Dan Colen
Viscera

May 02–July 12, 2015

VENUS OVER LOS ANGELES
601 South Anderson Street
Los Angeles, CA 90023

Wednesday – Sunday, 11am – 6pm

OPENING RECEPTION: MAY 2, 12 – 4PM

Venus Over Los Angeles is pleased to present Viscera, an exhibition of three new bodies of work by Dan Colen. Viscera will open on May 2, 2015 and marks the inauguration of the gallery’s Los Angeles location.

Each element in Viscera elicits questions about the behavior of physical forms as they come into contact with metaphysical experience. An exhibition highlight, Canopics is a series of sculptures cast from the negative space formed by roadside guardrails mangled in automobile accidents. The series title refers to basins used in ancient Egyptian burial ceremonies to contain the viscera, or vital organs, of the dead. The solid silver casts do not look like vessels as such, but rather, according to the artist, “resemble partial views of a leviathan or extraterrestrial appendage, sinking into the floor.” The Canopics are also formally akin to three-dimensional brushstrokes; each is a single mark brought to life in an explosive instant of violence (or, “le petite mort” preserved in precious metal).

As with Colen’s Miracle series, Rainbow Paintings are based on stills from Fantasia (1940), which the artist sees as Disney’s most abstract film, whose vignettes “address the many guises of creation itself.” Colen omits any animated characters or narrative cues from the frame, leaving only decontextualized backdrops. These are paintings both made of and about vibrating color, which rely only on the most basic attributes of paint: its hue and opaque materiality. The medium is applied with minimal dilution, pushing the surface of the canvas outward, layer by layer, toward the viewer. Colors simultaneously collide and smash apart, the narrow spaces between acting as sites of both resistance and cohesion.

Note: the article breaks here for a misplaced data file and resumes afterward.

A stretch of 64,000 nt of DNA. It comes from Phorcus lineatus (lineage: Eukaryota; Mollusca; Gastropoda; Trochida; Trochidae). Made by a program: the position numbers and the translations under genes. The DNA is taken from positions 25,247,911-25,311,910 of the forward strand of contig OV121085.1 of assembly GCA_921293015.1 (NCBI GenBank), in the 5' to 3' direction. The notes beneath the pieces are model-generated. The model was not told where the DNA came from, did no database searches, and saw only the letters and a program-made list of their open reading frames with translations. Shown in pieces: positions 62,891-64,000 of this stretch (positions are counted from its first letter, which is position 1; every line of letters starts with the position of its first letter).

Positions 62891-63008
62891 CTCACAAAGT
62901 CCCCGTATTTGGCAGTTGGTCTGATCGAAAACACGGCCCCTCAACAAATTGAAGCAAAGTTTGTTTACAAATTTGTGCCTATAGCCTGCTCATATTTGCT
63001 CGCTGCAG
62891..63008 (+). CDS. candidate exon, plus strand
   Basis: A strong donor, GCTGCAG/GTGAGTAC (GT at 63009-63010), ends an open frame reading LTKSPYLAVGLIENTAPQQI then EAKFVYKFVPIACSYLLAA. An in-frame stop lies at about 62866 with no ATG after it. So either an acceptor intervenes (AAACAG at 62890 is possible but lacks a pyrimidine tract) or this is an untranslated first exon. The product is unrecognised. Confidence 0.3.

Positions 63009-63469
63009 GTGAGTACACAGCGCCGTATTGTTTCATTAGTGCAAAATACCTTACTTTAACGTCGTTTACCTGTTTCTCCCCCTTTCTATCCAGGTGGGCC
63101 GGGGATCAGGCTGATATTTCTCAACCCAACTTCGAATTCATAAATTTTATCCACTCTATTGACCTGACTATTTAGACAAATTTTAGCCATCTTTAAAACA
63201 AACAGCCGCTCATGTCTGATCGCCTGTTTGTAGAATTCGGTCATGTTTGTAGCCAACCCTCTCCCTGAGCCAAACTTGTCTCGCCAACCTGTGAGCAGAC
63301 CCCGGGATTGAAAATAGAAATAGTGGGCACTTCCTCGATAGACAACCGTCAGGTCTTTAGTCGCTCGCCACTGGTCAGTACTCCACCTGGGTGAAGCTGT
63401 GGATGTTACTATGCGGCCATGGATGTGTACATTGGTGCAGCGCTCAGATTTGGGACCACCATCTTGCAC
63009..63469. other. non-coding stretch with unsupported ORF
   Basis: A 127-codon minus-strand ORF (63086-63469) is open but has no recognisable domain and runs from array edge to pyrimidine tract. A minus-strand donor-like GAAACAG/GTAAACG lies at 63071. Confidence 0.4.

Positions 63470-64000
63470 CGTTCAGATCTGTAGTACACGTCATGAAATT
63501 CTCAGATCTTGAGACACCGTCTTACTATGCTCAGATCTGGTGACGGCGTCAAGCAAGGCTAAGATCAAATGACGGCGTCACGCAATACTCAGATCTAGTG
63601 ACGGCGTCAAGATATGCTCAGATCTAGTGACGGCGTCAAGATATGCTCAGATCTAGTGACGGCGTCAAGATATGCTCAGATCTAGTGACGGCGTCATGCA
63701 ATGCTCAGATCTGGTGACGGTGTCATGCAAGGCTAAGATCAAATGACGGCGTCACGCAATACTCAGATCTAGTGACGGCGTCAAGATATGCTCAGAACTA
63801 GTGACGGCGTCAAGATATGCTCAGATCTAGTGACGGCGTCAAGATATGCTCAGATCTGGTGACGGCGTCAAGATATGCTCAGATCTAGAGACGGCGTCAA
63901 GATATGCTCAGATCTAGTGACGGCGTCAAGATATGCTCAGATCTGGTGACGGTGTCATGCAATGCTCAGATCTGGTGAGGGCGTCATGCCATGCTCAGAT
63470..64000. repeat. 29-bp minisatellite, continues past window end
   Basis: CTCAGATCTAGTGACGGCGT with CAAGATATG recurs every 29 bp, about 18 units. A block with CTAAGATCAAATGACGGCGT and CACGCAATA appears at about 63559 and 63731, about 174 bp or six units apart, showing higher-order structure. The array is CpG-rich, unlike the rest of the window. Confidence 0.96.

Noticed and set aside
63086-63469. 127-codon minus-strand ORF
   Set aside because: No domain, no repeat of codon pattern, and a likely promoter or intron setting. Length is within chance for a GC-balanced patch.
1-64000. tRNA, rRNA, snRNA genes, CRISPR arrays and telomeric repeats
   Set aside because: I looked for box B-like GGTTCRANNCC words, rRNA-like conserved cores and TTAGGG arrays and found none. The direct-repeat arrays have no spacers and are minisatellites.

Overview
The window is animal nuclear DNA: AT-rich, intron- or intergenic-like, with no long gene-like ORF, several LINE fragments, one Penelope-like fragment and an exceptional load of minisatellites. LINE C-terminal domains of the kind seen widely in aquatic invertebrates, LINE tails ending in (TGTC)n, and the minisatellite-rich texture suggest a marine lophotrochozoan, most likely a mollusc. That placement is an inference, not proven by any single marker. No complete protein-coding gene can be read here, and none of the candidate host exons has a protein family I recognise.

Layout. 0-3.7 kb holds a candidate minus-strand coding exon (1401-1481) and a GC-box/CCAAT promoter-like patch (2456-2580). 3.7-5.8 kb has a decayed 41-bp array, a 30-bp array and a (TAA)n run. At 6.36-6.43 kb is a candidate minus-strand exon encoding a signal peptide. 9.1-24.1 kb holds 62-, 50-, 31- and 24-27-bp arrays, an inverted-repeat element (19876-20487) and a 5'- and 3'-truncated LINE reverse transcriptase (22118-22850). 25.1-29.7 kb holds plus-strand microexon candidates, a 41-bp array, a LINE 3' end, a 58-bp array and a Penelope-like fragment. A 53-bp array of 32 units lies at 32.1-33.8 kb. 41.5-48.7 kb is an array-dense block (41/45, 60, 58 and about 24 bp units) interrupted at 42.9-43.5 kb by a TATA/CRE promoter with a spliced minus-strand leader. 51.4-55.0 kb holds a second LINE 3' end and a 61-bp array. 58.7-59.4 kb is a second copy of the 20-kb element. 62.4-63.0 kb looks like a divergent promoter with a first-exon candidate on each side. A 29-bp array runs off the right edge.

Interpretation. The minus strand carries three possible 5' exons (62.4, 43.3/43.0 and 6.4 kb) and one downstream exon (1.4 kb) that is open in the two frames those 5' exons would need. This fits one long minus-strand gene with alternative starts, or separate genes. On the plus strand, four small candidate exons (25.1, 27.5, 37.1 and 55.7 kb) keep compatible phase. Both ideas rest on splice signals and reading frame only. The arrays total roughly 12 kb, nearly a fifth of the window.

Psychics (Interstellar Medium) is comprised of a series of recorded psychic readings, documented over a ten-month period beginning in the summer of 2014. “The sound piece is the aggregate audio track, in which the voice of the original recipient of the fortune has been removed,” states Colen. Left only with the fortunes themselves, the recordings imply each listener as “destined body” but also render the words generic; they are for everyone and no one, and thus contaminate the notion that we each have a unique purpose.

Born in 1979, Dan Colen has exhibited his work internationally and throughout the United States. Notable exhibitions include such institutions as: Whitney Museum of American Art, New York; Royal Academy, London; PS1 Contemporary Art Center, Long Island City, New York; National Museum of Art, Architecture and Design, Oslo; New Museum, New York; Museum of Modern Art, Oslo; FLAG Art Foundation, New York; 12th Biennale de Lyon; Inverleith House, Edinburgh; The Brant Foundation Art Study Center, Greenwich, CT; and The Walter De Maria Building, New York, NY. Colen lives and works in New York.

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